At the same time as these arrays were under construction, bolometer technology was improving rapidly, so that nowadays bolometers are the detectors of choice for wavelengths of 3 mm and shorter. In 1998 a balloon experiment called BOOMERanG was launched from McMurdo Sound in Antarctica. It carried a 1.3 metre off-axis telescope, with an array of 16 detectors horns at the prime focus, observing at five frequencies between 90 and 400 GHz (3 to 0.75 mm). The horns fed the photons to bolometers cooled to 0.3 K by a 60-litre tank of liquid helium. The theory was that the balloon would be caught up by winds high in the stratosphere which perpetually circle the pole, and make a circumnavigation of Antarctica, returning to the launch site after about 12 days. This was one in a long series of attempts to launch scientific balloons on long-duration flights from Antarctica, none of which had been entirely successful. But BOOMERanG did work. For more than 10 days the telescope collected high-quality data, eventually scanning a region about 30o×50o in size, roughly 3% of the sky. Eventually the experiment landed (intact) only 50 km from the launch site. The resulting map unequivocally showed the pattern of fluctuations in the CMB. For the first time, the clear dominance of a single scale size, the first acoustic peak, could be seen (Fig. 2.37).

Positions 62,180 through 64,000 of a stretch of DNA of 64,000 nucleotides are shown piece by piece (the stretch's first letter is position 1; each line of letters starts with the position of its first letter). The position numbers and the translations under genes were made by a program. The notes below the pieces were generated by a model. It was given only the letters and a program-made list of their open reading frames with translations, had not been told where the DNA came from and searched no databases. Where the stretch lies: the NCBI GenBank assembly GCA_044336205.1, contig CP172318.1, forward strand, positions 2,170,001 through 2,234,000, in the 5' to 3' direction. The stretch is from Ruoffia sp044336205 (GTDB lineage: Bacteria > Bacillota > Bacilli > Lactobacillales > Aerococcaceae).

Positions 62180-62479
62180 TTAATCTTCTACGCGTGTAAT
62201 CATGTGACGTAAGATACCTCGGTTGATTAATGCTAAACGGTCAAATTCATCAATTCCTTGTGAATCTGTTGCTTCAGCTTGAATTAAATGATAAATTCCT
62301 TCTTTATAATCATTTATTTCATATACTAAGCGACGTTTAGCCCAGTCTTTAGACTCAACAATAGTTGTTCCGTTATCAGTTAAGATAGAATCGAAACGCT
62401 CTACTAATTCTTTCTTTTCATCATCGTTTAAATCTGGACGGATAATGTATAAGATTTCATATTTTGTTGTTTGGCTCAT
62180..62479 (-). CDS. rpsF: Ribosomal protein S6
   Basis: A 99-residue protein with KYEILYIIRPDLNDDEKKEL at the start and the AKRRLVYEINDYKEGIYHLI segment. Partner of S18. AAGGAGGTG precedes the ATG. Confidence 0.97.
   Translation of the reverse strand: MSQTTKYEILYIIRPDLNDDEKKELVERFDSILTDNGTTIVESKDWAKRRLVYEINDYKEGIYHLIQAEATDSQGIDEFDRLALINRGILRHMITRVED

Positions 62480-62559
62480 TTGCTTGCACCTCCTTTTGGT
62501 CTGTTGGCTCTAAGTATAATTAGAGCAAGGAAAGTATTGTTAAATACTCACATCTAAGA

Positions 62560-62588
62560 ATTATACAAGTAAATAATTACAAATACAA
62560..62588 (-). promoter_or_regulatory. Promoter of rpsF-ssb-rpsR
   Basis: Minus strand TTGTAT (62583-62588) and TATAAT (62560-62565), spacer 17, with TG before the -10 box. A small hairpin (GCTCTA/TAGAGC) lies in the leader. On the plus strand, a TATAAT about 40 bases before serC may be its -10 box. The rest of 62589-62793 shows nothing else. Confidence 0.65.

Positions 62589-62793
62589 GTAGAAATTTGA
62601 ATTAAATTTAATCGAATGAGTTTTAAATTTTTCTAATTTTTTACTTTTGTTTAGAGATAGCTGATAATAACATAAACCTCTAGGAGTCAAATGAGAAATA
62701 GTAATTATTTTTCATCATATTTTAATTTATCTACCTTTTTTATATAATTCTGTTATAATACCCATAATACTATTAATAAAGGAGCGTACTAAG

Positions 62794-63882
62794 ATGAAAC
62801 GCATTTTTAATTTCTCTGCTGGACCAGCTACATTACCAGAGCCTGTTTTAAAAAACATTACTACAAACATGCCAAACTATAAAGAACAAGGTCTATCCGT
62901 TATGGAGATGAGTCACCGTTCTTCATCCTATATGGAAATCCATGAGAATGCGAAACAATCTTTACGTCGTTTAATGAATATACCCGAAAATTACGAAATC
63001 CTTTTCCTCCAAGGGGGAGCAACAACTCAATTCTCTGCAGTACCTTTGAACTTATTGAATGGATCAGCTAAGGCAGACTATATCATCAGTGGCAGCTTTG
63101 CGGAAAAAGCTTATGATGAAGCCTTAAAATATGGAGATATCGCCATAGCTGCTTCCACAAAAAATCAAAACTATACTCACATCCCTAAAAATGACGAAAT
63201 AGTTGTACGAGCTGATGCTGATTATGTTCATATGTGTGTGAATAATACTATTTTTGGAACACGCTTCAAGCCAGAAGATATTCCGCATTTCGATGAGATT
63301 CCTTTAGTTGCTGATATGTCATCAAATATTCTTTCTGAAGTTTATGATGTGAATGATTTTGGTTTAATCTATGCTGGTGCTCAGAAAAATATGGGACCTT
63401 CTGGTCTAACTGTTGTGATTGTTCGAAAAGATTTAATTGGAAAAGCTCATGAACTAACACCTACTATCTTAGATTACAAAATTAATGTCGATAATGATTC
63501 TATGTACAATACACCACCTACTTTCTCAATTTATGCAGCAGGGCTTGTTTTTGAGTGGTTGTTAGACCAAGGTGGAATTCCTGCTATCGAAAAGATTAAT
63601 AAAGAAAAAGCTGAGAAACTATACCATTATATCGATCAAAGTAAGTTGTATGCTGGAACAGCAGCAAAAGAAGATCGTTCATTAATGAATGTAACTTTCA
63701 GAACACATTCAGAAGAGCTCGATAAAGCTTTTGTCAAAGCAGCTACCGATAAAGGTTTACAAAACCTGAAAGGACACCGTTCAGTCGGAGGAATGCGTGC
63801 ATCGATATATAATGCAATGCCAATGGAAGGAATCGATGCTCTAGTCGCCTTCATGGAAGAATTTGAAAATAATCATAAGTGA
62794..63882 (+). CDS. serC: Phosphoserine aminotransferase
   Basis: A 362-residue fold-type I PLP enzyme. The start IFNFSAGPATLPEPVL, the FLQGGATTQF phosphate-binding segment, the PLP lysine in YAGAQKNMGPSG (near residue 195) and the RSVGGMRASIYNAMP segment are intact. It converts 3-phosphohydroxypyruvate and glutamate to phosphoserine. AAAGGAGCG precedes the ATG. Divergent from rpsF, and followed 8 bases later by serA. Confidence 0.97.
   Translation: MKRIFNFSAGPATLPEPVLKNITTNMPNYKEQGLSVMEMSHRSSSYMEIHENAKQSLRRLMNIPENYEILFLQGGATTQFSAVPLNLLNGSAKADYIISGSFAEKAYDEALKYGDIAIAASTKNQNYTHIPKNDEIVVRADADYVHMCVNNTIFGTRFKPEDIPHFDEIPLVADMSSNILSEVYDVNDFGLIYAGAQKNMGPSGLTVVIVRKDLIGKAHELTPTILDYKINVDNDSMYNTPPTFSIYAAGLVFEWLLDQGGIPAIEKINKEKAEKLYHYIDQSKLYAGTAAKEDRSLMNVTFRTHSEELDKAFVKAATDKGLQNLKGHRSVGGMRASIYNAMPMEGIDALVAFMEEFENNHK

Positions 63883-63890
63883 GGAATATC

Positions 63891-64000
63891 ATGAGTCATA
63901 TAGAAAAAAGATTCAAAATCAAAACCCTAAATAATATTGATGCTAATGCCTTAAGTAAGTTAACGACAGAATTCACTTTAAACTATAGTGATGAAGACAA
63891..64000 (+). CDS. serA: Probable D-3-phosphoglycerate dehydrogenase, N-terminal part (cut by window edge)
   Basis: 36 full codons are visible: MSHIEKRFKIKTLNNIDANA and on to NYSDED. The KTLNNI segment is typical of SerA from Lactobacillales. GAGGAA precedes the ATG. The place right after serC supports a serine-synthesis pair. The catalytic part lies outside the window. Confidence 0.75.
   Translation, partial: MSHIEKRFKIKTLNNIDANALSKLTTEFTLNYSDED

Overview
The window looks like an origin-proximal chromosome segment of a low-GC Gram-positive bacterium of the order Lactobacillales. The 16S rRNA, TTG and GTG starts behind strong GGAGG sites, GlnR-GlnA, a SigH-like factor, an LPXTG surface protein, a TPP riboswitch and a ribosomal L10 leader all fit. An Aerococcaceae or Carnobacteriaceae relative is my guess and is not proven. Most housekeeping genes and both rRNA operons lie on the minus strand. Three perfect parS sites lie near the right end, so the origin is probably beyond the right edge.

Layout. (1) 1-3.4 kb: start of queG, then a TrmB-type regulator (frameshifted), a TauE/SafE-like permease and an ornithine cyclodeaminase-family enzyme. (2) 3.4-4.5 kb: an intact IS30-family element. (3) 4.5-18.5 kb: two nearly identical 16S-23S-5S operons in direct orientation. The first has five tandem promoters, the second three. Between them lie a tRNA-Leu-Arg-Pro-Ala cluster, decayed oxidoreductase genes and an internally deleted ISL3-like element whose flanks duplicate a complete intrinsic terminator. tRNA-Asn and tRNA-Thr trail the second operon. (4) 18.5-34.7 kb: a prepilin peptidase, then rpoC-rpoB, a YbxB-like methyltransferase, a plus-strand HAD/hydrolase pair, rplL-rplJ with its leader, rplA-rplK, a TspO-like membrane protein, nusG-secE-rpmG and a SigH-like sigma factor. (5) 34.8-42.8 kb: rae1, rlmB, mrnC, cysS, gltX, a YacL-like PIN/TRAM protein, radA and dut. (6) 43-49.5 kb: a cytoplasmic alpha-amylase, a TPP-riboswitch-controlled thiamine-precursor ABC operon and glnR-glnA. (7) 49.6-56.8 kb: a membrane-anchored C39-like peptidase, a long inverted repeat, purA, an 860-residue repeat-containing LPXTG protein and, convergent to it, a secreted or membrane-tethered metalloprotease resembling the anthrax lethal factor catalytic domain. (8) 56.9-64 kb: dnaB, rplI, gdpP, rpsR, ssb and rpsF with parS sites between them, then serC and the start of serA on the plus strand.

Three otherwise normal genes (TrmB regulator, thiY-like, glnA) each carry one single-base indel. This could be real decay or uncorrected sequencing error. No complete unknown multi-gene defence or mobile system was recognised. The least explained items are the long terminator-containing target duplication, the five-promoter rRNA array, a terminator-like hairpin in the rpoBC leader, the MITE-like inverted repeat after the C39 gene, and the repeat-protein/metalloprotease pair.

Figure 2.37: The BOOMERanG map of the CMB sky. The three small circles surround three quasars detected faintly in the map; these three compact peaks show the resolution. Note that the characteristic size of the bumps is much larger. Outside the curved line (actually an ellipse, distorted by the map projection) the map is noisier because observed for a shorter time (left side) or contaminated by foreground emission from our Galaxy (right side; notice the excess of positive peaks). The lines marked b = - 10, b = - 20 (degrees) refer to Galactic latitude, i.e. distance from the Galactic plane.